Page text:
By the rude bridge that arched the flood, 
   Their flag to April’s breeze unfurled, 
Here once the embattled farmers stood 
   And fired the shot heard round the world. 
~Ralph Waldo Emerson, “Concord Hymn” (1837)
Every third Monday of April since 1894, residents of Maine and Massachusetts commemorate this day, Patriots’ Day, as the start of the American Revolution. On the third Monday of April in 1775 – April 19 – British redcoats and American minutemen met and, suddenly, a battle erupted. Who fired the first shot, no one could tell. Either way, it set off a war that would last eight years and end with American independence.


Patriots’ Day emerged from a compromise between Concord and Lexington and among the other Massachusetts Commonwealth towns. It developed from Fast Day, a holiday observed by the Puritans who settled in the Massachusetts Bay Colony in the 17th century. This holiday, a spring counterpart of the autumn Thanksgiving, was set aside to give thanks to God and ask for His blessings.


Come the 1880s, fast-resistant Massachusetts folk had adapted Fast Day from a solemn day of spiritual observance to a joyous celebration of spring. To re-establish some sanctity to the day, Concord proposed that all of Massachusetts join in Concord Day, to remember April 19, 1775. Lexington, insulted by this idea, suggested a Lexington Day. An agreement between the two towns to create a Lexington and Concord Day did not satisfy all parties either.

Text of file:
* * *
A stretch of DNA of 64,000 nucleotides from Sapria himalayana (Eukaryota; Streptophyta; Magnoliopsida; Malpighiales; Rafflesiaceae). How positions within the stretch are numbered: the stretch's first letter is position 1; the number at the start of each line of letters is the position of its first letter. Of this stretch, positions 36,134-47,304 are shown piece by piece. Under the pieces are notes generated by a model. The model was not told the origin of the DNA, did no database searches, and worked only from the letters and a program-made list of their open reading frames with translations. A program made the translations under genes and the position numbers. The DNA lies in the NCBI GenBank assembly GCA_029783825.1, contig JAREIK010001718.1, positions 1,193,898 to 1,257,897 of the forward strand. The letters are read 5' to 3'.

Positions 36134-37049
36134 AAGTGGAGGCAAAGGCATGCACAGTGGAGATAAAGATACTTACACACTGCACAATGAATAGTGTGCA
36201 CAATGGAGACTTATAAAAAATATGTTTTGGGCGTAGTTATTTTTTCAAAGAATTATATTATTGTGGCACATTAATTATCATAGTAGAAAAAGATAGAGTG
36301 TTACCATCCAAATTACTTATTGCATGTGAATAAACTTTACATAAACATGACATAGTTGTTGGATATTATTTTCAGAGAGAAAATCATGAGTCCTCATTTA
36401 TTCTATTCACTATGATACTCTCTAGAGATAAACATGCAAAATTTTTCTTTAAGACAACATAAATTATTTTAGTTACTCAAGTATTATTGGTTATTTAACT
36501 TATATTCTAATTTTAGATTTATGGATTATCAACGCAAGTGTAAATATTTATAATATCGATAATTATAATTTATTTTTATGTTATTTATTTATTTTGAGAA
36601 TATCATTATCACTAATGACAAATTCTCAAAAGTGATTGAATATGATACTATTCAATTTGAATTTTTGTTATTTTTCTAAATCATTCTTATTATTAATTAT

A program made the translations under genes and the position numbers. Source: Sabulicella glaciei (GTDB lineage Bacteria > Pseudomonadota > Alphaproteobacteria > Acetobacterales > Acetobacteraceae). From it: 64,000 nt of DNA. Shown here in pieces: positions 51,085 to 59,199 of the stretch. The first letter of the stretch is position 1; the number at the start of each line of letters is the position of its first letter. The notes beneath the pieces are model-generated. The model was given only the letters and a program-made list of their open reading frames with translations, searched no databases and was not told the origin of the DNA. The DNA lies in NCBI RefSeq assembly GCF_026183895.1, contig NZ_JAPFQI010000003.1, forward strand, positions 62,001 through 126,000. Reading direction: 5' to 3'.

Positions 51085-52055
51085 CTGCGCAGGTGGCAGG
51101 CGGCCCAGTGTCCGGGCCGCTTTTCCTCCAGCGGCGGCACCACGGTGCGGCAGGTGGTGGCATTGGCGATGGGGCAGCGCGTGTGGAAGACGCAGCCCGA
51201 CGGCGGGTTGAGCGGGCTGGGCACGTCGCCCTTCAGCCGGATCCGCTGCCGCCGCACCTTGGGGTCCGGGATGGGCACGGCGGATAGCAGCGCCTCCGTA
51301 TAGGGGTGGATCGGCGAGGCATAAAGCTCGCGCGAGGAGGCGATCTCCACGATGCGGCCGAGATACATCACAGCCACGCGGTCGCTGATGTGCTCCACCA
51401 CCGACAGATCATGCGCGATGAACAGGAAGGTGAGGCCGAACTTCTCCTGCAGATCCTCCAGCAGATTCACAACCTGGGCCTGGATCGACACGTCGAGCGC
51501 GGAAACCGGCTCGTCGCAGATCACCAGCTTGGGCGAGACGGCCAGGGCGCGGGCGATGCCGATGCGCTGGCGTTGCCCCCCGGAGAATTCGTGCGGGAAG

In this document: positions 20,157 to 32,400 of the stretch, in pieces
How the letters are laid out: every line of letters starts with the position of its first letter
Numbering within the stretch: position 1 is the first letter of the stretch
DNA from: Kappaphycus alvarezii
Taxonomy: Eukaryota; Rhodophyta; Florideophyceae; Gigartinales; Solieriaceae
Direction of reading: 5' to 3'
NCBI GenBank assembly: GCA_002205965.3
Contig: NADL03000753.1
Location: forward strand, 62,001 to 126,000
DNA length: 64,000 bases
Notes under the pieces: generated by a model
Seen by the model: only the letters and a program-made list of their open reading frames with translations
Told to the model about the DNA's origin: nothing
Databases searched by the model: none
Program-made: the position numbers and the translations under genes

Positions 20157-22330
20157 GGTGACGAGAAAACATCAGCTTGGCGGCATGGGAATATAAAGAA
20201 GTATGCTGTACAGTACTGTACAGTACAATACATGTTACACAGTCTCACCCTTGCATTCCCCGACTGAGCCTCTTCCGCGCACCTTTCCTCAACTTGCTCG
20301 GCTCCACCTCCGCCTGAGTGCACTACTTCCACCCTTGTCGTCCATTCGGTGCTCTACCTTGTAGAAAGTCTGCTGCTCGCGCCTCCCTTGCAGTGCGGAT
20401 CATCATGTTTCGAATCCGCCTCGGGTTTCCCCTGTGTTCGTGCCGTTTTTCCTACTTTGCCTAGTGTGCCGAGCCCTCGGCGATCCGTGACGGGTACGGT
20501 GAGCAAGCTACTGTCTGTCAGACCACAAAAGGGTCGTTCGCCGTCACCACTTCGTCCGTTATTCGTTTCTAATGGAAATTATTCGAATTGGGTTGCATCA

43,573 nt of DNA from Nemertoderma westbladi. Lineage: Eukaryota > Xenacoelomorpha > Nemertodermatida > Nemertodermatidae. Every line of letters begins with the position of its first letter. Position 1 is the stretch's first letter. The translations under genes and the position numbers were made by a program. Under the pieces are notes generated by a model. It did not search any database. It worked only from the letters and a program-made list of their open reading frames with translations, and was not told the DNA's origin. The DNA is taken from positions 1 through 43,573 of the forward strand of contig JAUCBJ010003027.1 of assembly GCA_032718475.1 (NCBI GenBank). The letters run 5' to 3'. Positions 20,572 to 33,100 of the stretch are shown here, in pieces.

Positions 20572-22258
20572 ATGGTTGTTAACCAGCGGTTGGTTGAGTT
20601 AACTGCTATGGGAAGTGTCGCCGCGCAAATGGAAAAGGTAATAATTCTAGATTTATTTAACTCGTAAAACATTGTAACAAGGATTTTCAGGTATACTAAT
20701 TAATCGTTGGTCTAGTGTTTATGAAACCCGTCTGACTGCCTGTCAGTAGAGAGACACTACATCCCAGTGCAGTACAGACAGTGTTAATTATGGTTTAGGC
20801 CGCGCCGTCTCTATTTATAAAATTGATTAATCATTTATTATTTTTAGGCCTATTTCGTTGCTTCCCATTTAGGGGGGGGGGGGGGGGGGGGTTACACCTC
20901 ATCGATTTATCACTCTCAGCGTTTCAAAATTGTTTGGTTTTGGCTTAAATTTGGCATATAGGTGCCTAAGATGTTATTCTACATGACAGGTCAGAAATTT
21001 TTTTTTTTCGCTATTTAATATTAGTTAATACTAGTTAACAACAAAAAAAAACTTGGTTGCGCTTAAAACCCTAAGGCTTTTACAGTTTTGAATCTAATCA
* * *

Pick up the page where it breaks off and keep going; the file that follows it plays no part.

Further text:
Massachusetts Governor Frederic Greenhalge provided the answer: Why not have a Patriots’ Day that would commemorate not only the beginning of the Revolutionary War, but also the beginning of the Civil War? It would celebrate no particular town, but rather “Liberty and Union”.[1]


The celebration of Patriots’ Day in Massachusetts includes re-enactments of Paul Revere’s and William Dawes’ rides and the Battles of Lexington and Concord; parades in Boston, Lexington, and other towns; and the Boston Marathon. (The Boston Athletic Association began the Boston Marathon in 1897, inspired by the 1896 Olympics.[1])


To all of my fellow Bay Staters, Happy Patriots’ Day.
To all of my fellow Americans, viva la liberte.
To everyone else, have an amazing Monday.
The minuteman statue in Lexington (Photo from Wikimedia Commons)
[1] The history of Patriots’ Day